A chest-on-chest in the Americana sale at Christie’s last week, seen here, has a single shell-carved drawer in the top tier that is a bit of a twist on the common practice of having the grasses on the sides of the shell carved separately and applied to the face of the drawer.
On this drawer, both the shell and the grasses are carved into the drawer front, the grasses first outlined with a v-tool and gouges, then modeled and detailed in low-relief. The technique used in carving the grasses, carving and modeling a design into the ground, is often referred to as “incised”. Having all the carving on a drawer carved into it is rare in Philadelphia work but does occur. A much more common why of working was to combine incised and low-relief carving having the ground is lowered. Many carved objects show this technique to great effect and it took carving and design skill to successfully integrate both modes of carving in producing a coherent and clear result.
While I believe the chest-on-chest may have been made outside the city of Philadelphia as the auction catalogue alludes to, the shell-drawer has a wonderfully subtle passage of low-relief carving below the shell that that with great effect integrates the deep relief of the shell and the incised carving.
It is also an example of the how the slightest relief cut into a ground can suggest depth. I made several images to try to convey this.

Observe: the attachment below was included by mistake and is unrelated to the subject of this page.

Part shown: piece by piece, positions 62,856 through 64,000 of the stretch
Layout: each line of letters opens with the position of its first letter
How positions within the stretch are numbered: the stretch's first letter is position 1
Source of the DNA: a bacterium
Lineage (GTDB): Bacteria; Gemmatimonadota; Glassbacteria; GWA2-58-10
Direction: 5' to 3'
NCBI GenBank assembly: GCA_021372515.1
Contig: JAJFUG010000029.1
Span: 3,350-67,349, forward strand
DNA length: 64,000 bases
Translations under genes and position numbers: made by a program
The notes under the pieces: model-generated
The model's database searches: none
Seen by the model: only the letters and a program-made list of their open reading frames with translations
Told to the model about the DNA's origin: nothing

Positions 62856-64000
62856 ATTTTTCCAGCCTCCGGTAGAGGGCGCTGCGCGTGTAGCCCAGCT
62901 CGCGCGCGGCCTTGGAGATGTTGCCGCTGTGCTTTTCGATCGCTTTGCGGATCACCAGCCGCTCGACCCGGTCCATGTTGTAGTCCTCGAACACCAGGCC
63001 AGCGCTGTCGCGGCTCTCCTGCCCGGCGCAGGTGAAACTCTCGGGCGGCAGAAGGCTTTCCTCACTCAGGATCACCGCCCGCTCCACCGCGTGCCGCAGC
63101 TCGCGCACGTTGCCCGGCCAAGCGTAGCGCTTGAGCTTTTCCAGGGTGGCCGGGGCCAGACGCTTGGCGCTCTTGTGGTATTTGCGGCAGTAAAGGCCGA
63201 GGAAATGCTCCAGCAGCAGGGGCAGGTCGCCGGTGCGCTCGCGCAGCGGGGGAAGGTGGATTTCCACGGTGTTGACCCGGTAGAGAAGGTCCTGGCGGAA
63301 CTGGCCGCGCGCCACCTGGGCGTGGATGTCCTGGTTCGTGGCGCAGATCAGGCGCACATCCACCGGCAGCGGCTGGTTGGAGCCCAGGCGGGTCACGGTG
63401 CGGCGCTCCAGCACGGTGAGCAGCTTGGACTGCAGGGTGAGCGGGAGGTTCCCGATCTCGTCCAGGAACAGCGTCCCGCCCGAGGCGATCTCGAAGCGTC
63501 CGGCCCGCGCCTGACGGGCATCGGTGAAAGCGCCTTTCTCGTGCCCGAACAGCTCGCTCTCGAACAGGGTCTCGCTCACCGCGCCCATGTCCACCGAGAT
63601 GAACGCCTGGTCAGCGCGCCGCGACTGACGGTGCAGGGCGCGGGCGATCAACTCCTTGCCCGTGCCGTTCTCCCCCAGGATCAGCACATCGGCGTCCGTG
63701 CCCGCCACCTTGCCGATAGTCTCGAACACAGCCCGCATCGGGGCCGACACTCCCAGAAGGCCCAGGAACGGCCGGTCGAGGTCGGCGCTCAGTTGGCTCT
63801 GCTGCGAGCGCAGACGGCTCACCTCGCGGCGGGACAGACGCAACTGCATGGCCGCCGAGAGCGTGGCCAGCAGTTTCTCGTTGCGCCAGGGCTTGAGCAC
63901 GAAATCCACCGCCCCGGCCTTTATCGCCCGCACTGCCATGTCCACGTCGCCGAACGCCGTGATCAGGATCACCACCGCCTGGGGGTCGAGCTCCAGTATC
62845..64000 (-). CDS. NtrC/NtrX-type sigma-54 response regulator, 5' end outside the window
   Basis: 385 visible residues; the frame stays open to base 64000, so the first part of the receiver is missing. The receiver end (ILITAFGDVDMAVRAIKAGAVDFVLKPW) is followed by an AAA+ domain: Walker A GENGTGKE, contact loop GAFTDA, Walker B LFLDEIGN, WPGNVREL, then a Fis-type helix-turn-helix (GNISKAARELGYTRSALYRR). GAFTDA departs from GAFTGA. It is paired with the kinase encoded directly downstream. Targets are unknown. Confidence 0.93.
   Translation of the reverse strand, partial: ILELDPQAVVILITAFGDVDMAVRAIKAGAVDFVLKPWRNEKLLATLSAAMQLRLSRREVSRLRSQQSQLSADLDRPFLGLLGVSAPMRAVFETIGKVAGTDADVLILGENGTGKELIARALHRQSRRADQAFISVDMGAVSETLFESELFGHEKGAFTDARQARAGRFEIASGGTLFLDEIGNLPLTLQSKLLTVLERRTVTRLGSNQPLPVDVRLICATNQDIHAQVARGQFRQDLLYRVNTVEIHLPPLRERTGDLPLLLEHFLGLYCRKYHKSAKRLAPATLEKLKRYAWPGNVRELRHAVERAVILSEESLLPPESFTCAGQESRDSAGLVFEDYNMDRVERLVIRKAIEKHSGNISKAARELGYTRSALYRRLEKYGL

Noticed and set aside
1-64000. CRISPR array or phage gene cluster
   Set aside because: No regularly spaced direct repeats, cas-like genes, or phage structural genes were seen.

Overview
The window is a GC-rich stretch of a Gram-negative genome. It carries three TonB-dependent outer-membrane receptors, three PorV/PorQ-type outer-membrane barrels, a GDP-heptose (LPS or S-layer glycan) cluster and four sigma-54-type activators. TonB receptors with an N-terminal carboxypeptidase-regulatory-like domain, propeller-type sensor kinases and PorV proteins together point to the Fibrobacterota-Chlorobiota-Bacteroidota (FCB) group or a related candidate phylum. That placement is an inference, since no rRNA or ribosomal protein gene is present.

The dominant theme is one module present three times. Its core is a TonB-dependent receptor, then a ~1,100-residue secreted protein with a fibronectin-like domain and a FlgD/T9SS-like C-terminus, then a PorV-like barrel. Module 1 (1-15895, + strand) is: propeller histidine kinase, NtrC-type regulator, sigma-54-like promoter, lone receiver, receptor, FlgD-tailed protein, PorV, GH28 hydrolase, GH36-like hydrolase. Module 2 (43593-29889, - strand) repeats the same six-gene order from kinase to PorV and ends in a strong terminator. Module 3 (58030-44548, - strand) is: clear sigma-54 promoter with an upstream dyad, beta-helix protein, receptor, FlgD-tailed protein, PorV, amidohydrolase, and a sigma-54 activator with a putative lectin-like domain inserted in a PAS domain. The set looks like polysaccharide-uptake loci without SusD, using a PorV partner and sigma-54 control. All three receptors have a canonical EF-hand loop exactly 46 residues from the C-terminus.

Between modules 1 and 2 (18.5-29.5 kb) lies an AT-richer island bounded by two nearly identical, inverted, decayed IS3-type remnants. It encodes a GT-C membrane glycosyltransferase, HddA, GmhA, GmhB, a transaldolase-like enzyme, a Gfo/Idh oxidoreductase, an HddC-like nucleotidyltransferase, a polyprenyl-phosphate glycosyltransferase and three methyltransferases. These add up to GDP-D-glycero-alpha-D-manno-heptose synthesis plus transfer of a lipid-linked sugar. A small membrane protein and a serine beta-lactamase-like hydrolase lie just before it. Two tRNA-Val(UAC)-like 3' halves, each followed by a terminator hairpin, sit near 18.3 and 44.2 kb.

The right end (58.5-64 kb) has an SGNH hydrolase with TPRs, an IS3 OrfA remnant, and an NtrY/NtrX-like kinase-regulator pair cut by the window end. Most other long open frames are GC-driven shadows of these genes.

A whisper of a cut, 1/32” or less, from the edge of the drawer at the quarter-round at the bottom edge, produces the tip of the lower element. As the carving moves towards the shell, the ground is further lowered to about the depth of the deepest cuts of the incised carving. Although very little wood is removed, there is considerable movement and even overlapping leaves are suggested. A brilliant design resolution and absolute control of carving gouges.
4 thoughts on “More From New York”
On a drawer front with both incised and applied carving, how was the finish applied so as to fill the grain up near the edge of the applied carving?
We don’t have an example of a mid-18th century Philadelphia carved object with an original undisturbed, non-deteriorated finish to study and determine how these ornately carved objects were treated originally. Many furniture historian’s best guess is one or more coats of linseed oil was followed by wax. After 250 years the objects we examine today have had multiple layers or varying types of finish applied over the original for any number of reasons, and in many cases the objects have been striped of all finish in the past and have then had the process of adding layers begin anew. It’s more than likely that the reproductions made today of mid-18th century objects that have their pores filled with shellacs and varnishes do not have the surface appearance of the originals.
Thanks for the reply. I had forgotten to click on the comments icon or I would have seen your reply earlier. From your reply, can I conclude that it was possible to actually fill the grain on flat surfaces (for example, drawer fronts) of woods such as walnut with wax alone?
I suspect anything is possible, certainly over time repeated applications of wax can fill grain. The main point though is we do not know what a carved mid-18th century object looked like when it left the shop and that it may not have had the grain filled to the extent seen in modern objects.